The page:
Slave: The Hidden Truth About Your Identity in Christ
2010, Thomas Nelson
John F. MacArthur Jr.
Dr. MacArthur is one of my favorite authors. I do not always agree with him, but he holds to the authority of the Bible in the life of the believer, and that is something I truly admire.
In his latest book, Slave, he focuses on the repeated use of the word Ďslaveí in the New Testament as used descriptively for the status of the Christian believer.
He stresses the fact that, as Christians, we are no longer to run our own lives, but be totally submitted to the lordship of Christ.
Dr. MacArthur has written much on the issue of Lordship Salvation/Easy Believism. He is a staunch believer that when Christ forgives your sins and you become a follower of His, you will live your life differently. It is inconceivable that one should enter a relationship with the Creator of the universe and not have it drastically change the way you live.
Overall, I enjoyed reading the book and agreed with its premise. When Dr. MacArthur addressed the issue of being a slave of Christís the book covered important ground.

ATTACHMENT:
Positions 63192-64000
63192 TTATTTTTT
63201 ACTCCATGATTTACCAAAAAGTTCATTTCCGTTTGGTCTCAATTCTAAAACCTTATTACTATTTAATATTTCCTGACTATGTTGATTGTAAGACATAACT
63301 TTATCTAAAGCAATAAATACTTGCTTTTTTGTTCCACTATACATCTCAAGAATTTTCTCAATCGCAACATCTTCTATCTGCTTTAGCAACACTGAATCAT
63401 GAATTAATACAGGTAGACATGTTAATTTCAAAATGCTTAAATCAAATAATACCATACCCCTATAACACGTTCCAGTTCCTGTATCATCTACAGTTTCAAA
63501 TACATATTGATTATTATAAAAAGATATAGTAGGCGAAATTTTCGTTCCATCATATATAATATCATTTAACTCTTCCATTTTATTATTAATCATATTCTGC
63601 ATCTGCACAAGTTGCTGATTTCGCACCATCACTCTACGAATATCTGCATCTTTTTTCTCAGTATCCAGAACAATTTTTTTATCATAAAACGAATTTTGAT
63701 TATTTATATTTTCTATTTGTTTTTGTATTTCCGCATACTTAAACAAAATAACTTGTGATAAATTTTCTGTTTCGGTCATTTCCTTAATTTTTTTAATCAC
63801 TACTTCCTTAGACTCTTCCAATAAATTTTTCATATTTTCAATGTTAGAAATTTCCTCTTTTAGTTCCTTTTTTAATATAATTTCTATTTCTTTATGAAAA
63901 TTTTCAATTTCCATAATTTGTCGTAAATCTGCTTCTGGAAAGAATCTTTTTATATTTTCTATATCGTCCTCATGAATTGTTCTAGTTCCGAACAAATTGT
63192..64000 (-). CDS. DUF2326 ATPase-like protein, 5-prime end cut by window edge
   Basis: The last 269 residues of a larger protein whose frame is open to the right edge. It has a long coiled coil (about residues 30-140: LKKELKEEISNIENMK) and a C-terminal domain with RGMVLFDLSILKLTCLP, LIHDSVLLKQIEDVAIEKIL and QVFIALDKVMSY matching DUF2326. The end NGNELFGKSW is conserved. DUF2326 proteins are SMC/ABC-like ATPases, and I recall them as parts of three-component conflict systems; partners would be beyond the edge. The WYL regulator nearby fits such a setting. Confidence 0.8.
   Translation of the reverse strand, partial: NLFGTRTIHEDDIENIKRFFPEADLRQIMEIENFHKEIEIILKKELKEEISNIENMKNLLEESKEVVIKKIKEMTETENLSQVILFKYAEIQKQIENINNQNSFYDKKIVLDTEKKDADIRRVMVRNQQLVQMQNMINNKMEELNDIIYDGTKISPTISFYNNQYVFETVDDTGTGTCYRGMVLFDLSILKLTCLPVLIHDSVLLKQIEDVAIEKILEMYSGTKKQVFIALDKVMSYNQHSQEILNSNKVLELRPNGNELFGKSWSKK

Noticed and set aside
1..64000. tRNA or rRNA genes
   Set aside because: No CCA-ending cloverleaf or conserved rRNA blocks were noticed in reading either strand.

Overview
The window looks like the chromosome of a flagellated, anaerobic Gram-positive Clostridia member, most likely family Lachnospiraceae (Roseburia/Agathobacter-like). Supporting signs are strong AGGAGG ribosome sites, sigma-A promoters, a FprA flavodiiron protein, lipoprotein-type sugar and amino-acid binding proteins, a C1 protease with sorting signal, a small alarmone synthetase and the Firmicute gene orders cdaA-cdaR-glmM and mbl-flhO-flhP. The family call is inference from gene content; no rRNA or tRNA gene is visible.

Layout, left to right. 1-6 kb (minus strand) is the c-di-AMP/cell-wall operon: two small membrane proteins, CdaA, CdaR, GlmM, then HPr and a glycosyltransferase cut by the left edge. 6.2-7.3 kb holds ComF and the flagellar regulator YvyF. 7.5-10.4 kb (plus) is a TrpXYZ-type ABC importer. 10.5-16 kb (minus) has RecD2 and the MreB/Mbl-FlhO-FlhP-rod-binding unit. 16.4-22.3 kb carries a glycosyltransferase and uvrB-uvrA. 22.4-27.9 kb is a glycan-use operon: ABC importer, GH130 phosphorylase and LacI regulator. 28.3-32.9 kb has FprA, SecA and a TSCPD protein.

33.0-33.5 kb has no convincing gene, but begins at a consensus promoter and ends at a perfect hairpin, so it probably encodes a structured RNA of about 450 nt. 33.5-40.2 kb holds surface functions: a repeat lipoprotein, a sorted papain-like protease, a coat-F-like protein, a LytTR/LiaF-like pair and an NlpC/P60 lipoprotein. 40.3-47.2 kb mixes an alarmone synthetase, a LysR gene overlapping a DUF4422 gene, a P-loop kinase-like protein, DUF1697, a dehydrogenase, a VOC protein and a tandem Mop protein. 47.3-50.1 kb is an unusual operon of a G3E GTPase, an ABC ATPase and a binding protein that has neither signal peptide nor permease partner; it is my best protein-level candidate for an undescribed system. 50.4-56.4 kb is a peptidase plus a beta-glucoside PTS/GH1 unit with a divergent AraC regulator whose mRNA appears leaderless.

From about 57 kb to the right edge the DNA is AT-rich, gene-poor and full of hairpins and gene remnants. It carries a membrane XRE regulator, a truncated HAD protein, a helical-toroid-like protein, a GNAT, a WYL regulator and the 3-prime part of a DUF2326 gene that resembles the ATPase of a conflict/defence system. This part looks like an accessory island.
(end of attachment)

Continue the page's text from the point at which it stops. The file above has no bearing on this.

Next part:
My one issue with the book was that, near the midway point of it, it drifted into what seemed to me to be a treatise on double-predestination. This theory alludes to the idea that God, before time, chose who would (and consequently, who would not) be saved. This has always confused me in Dr. MacArthurís writings in that he says that God has already chosen who He will save and who He will not, BUT it is also OUR responsibility to have faith.
I hold to a much more Wesleyan idea of salvation, which includes the idea that Christ died for ALL, not just some.
Iím not sure how vital the discussion of election was to the overall message of the book, but it seemed to divert, and possibly distract, from the bookís central theme.
Overall, not a bad book, but I would suggest reading Dr. MacArthurís The Gospel According to Jesus, for a fuller treatment of the subject.
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